The Bounty Hunter
Directed by Andy Tennant
The Bounty Hunter can't bag the laughs.
It must've been a brain child conceived in Hollywood development Heaven.
Nicole Hurley (Jennifer Aniston, The Break-up) is a smokin' hot reporter for New York's Daily News. She's too busy investigating a suicide from a couple weeks back to take care of her own legal business, namely show up in court after a little fender bender involving her car and a police horse.
Layin' down the law, a warrant is issued following Nicole's failure to appear.
Enter the rough-and-tumble ex-cop-turned-bounty hunter Milo Brody (Gerard Butler, The Phantom of the Opera). He'll pocket $5,000 for hauling her butt into jail.
Turns out this is Milo's dream assignment. Why? Because Nicole's his ex-wife!
Yowza! It can't miss!
At least the premise holds some degree of promise. Maybe a Looney Tunes for adults as Nicole constantly thwarts Milo's attempts to capture her.
Well, that'll have to be another movie. It's not The Bounty Hunter.
The chase is short, a non-event really. At one point, stashed in the trunk of Milo's hoopty, Nicole lights a safety flare, smoking up the car and forcing Milo over to the side of the road. It's fun to watch Butler's stunt double tackle Aniston's stunt double after she attempts to run for it, but there's not much else fun about this movie.
There's no edge to the romance and the chemistry between Aniston and Butler is borderline catatonic. That's surprising in light of reports the two had all sorts of chemistry together off the set.
Director Andy Tennant, who proved there's virtually no difference between a hopeless romantic and a psycho stalker in the ever-so-slightly funnier Hitch, plays it all safe and goes strictly by the book, following the ol' tried-and-true formula: Former flames fight, former flames fall back in love, former flames blow the cover off a tattoo parlor serving as the front for an underhanded police ring.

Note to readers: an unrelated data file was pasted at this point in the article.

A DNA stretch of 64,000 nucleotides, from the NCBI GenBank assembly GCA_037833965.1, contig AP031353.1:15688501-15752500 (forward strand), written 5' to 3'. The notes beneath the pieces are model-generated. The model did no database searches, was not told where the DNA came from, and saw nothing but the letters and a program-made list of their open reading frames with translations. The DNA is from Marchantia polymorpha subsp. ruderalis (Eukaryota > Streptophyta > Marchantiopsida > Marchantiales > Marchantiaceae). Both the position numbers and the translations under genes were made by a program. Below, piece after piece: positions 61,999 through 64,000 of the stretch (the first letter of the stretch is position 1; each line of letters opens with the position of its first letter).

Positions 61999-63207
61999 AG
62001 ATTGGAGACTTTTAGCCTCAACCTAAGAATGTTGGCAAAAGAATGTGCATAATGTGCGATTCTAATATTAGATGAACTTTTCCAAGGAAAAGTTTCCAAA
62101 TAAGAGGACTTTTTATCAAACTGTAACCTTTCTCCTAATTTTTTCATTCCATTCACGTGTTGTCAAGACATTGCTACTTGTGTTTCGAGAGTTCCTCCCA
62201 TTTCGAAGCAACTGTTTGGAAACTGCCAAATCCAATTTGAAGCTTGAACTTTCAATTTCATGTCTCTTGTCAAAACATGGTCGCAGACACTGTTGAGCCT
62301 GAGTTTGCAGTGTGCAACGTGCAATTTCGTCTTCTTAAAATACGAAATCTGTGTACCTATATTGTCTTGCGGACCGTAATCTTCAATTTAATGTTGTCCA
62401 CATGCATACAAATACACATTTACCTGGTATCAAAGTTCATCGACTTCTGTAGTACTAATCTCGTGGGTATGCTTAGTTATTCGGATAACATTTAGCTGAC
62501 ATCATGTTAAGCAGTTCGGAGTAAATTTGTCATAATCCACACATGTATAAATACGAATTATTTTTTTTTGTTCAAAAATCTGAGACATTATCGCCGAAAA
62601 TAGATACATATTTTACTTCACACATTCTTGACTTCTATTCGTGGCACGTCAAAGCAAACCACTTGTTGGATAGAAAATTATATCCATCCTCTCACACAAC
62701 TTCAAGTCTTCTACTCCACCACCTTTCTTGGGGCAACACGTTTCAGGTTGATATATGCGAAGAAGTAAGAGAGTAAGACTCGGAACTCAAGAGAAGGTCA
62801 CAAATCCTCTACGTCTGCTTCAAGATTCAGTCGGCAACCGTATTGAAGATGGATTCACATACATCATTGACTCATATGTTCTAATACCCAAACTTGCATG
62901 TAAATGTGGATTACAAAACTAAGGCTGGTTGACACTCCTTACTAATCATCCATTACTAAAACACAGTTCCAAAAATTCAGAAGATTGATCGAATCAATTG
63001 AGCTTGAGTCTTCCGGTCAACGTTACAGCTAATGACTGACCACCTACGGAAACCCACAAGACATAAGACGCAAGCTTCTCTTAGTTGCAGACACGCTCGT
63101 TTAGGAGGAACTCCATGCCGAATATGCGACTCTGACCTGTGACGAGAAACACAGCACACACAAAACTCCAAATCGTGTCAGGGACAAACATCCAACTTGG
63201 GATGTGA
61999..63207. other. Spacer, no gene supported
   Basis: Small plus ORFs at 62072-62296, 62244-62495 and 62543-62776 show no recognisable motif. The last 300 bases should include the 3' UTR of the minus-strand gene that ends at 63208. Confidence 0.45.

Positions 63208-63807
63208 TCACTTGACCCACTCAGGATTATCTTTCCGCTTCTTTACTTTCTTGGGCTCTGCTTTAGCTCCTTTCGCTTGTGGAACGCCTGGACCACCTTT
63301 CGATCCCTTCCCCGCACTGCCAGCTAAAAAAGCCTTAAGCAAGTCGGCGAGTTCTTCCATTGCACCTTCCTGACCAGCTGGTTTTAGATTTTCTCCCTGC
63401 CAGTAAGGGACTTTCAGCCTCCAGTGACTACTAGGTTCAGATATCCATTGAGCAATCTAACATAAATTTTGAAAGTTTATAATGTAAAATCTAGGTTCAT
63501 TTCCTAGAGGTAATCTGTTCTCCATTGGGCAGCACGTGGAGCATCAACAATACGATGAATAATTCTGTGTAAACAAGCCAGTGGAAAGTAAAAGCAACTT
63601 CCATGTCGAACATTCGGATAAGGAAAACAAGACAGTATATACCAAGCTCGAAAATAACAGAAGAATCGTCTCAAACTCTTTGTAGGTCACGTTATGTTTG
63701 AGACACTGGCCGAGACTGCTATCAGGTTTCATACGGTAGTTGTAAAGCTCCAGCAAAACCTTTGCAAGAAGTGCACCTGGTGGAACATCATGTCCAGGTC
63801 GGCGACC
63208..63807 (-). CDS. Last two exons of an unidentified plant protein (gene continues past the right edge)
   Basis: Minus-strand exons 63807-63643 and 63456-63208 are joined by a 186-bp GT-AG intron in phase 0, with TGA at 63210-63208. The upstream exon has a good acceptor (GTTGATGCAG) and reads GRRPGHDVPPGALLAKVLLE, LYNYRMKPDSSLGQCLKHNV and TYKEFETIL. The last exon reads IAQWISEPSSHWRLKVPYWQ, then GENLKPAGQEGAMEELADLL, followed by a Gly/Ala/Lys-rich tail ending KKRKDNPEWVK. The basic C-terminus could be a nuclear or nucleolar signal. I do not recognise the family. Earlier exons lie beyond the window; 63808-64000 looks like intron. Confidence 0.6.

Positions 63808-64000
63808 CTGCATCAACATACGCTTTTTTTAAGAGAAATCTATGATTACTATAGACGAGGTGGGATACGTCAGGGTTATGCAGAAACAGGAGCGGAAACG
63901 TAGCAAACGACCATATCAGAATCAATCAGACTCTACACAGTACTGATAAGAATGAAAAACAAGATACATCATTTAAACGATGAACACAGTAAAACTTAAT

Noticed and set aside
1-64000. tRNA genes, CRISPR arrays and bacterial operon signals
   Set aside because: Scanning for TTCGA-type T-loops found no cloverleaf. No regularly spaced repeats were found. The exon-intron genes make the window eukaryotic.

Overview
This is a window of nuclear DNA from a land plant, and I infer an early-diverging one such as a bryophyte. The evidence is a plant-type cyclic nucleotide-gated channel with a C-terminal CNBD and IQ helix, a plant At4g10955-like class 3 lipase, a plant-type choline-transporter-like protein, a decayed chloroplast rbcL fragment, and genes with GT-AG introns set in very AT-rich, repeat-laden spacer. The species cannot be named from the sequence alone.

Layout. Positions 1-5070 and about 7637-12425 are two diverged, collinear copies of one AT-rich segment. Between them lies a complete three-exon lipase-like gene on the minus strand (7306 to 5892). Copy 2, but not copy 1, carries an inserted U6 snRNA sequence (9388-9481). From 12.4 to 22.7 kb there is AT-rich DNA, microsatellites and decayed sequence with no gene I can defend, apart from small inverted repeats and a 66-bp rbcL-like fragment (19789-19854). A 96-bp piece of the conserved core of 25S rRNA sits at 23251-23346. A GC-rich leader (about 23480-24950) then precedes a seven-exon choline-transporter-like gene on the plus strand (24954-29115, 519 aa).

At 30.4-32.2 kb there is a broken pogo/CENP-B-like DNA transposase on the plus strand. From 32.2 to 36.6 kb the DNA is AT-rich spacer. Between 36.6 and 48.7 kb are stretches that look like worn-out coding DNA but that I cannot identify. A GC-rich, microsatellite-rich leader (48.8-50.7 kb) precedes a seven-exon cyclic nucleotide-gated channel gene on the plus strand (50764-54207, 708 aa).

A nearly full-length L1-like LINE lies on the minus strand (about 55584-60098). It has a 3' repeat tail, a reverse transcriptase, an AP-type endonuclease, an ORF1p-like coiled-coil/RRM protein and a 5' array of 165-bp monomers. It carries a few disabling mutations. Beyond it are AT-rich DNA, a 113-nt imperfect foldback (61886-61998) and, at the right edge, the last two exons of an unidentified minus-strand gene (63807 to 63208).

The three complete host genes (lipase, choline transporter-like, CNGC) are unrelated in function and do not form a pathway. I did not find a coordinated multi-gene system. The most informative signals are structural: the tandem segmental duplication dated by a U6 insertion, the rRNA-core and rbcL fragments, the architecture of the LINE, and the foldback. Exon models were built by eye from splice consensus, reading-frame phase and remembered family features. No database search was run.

As the not-so-dynamic duo gallivant around the greater-metropolitan New York/New Jersey area, their unlikely escapades involve hot spots like the race track, Atlantic City, and a country club, all places ripe for unintentionally unlikable characters exhibiting all manner of improbable behaviors.
As Milo and Nicole reconnect while on the lam and attempt to get to the bottom of Nicole's caper, there's a cringe-worthy epiphany, one of those skin-crawling, creepy revelations that alerts viewers the movie has flushed all ambitions of respectability down the toilet: The Bounty Hunter has ventured into classic Kate Hudson-Matthew McConaughey territory.
An awkward moment.
Photo: Columbia Pictures
It just so happens the bed and breakfast where they spent their honeymoon a few years back is in spitting distance of all the shenanigans. The owners recall the couple fondly, as a prime example of true love.
And that's when the cringing begins its full-frontal assault.
But, on the bright side, the bed and breakfast scenes afford Carol Kane (Annie Hall) another nice little role and she's still looking great after all these years.
On the downside – and there's much, much more down than up – a plea needs to be made to Hollywood: Stop the dinner scenes. Stop having characters discuss things while eating. No more yackin' while smackin'. Put it at the top of the list of things deserving an "R" rating, like smoking pot and potty mouths.
Gerard Butler. Sure. He's a handsome man, if you're into that sort of thing. But it's not attractive watching him eat. And he eats while talking in several scenes in this movie, leading up to a bedroom smackfest intentionally designed to grate on Nicole, but the audience suffers as well.
• Originally published at MovieHabit.com.